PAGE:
In Focus: Government’s help not all that helpful

April 11, 2014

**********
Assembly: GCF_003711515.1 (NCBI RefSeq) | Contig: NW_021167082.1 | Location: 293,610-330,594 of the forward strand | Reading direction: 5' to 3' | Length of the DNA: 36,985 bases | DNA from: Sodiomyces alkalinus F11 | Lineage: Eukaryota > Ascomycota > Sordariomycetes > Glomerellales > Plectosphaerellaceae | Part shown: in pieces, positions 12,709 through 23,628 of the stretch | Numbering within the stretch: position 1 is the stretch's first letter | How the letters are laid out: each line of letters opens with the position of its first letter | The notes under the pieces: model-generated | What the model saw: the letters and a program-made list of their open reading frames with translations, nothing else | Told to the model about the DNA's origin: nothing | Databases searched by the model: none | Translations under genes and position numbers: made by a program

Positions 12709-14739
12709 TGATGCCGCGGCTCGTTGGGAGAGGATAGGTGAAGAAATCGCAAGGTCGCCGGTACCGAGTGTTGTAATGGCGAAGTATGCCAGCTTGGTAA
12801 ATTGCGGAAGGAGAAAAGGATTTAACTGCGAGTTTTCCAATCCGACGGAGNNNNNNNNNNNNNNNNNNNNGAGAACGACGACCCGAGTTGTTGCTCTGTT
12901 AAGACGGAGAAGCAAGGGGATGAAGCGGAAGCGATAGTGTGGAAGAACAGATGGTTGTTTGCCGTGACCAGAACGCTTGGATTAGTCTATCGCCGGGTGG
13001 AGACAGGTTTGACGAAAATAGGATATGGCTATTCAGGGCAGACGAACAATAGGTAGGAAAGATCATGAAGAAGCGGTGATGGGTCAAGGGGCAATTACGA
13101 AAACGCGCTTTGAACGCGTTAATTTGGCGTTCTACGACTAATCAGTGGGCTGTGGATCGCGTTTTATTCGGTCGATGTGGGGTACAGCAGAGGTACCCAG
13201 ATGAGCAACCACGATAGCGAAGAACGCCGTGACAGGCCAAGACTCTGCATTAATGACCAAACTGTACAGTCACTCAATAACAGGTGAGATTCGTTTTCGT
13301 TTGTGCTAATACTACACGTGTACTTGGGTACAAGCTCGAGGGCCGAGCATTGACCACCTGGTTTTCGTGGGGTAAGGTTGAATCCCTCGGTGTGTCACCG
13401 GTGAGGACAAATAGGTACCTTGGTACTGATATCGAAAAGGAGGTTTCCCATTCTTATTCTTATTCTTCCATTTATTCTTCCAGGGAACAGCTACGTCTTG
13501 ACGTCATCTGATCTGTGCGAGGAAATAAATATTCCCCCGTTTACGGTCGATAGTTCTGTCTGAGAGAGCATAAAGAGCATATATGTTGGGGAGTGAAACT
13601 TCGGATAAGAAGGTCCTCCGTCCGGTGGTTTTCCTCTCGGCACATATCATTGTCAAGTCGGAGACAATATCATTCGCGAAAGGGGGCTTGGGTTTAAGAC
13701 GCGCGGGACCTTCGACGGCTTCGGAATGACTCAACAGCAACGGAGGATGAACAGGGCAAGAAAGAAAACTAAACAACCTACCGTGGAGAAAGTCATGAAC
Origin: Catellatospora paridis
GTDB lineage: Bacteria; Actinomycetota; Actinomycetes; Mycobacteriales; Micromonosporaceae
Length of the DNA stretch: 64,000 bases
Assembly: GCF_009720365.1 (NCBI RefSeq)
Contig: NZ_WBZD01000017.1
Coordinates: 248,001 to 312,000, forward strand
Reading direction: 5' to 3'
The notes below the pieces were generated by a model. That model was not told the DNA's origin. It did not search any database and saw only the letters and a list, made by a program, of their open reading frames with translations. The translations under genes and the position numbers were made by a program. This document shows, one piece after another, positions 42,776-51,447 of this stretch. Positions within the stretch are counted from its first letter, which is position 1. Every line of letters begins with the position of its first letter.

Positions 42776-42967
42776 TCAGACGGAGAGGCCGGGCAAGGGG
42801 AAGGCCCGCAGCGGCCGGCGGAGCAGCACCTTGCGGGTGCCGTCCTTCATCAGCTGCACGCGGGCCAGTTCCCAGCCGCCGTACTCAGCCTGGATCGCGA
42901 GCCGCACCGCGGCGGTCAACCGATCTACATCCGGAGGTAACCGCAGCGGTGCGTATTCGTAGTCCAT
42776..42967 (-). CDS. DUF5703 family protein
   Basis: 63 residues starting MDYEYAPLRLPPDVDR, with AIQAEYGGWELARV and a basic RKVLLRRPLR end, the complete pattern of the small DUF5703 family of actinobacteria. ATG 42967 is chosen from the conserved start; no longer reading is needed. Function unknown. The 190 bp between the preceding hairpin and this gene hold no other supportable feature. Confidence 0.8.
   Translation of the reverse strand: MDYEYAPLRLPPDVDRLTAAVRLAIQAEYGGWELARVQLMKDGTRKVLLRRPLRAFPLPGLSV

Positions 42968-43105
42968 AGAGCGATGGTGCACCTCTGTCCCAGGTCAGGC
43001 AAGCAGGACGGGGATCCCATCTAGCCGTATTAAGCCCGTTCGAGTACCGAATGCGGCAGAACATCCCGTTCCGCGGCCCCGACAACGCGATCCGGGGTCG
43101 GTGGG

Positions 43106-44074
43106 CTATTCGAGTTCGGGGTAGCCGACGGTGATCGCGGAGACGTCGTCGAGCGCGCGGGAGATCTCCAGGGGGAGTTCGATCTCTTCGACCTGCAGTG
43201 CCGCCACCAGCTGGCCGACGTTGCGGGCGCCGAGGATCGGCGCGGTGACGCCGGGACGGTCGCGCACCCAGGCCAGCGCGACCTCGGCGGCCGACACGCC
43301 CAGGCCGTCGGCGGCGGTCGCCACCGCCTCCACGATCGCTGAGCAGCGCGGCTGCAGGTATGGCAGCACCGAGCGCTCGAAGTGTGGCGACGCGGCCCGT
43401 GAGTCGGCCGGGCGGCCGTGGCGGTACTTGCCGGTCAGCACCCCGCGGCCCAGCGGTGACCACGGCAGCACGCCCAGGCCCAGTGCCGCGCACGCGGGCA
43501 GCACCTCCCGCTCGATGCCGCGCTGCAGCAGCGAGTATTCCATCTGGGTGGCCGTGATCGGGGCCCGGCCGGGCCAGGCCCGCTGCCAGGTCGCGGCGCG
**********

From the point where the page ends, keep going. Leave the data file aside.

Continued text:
There is a great myth alive in the world — that government ultimately does what’s best for the people. The reality is government serves the most politically powerful, whether they’re the ethnic majority, oil companies, labor unions, banks, or whoever plays their political cards most skillfully. The more powerful the government, the better it serves its political sponsors — much less the people. In his March 30 In Focus column, Mark Mansperger claimed that the remarkable economic expansion that began in the 1980s (encompassing the Clinton years) was actually a period of steady decline, indebtedness and creeping plutocracy. The decline was caused by supply-side economics and should prompt us to return to the Keynesian economic policies of 1930s-style government authoritarianism. The 1930s through the 1970s were the good old days — “the most impressive period of societal development in world history.” Really? Some of us who were adults during the ’60s and ’70s have a different recollection. In Europe and the United States, Keynesian ideas exhausted themselves in an unfolding disaster of crushing unemployment, runaway inflation and the prospect of a new depression. This was only reversed with the shift away from Keynesianism toward supply-side ideas. (Not that Keynes would have recognized the perpetual deficit spending and wholesale nationalization of European industries that has come to bear his name.) And what of that Golden Age, the 1930s? Government activism took a sharp recession, which should have lasted three years, and turned it into a decade-long debacle. The incalculable human suffering laid the groundwork for World War II. Economists still argue about which governmental misbehaviors caused the Great Depression to persist for so long, but misapplication of government authority was clearly at the root. Misguided manipulation of the money supply by the Federal Reserve was a factor, but so was the government punishing now politically weak businessmen, popularly believed to have caused the 1929 crash. This discouraged businesses from expanding, further delaying the recovery. We still are trying to recover from the Great Recession, and some of us worry that we are nowhere near out of the woods. Politicians exploit popular misconceptions about the causes of the housing crash to gain political advantage for themselves and their sponsors. Several excellent histories explain what really caused the housing crash. The most remarkable is Reckless Endangerment: How Outsized Ambition, Greed, and Corruption Led to Economic Armageddon, by Gretchen Morgenson. Morgenson is a Pulitzer Prize- winning columnist for the New York Times. Morgenson does an excellent job of describing the political corruption at the root of the disaster, providing us with an ordered list of the felons, political operatives and feckless regulators who created it. No. 1 on her list is James Johnson, who transformed Fannie Mae into a political tool and cash machine for the Democratic Party. Johnson, Barney Frank, Chris Dodd and others pressured the banks and regulators to abandon sound banking practices to better support their political sponsors. This was the necessary prerequisite and driver for the crash. Morgenson notes the irony that the two politicians most responsible for the mess have their names attached to the law that is supposed to fix it: The Dodd–Frank Wall Street Reform and Consumer Protection Act. Great. Yes, government has a role in regulating the economy. But will a stronger, more manipulative (Keynesian) government do a better job of helping the people? Government’s first priority is serving its political supporters, and that’s not going to be you. The less government does to “help” us, the better off we are. w David Brown is a nuclear engineer who lives with his wife in Richland.

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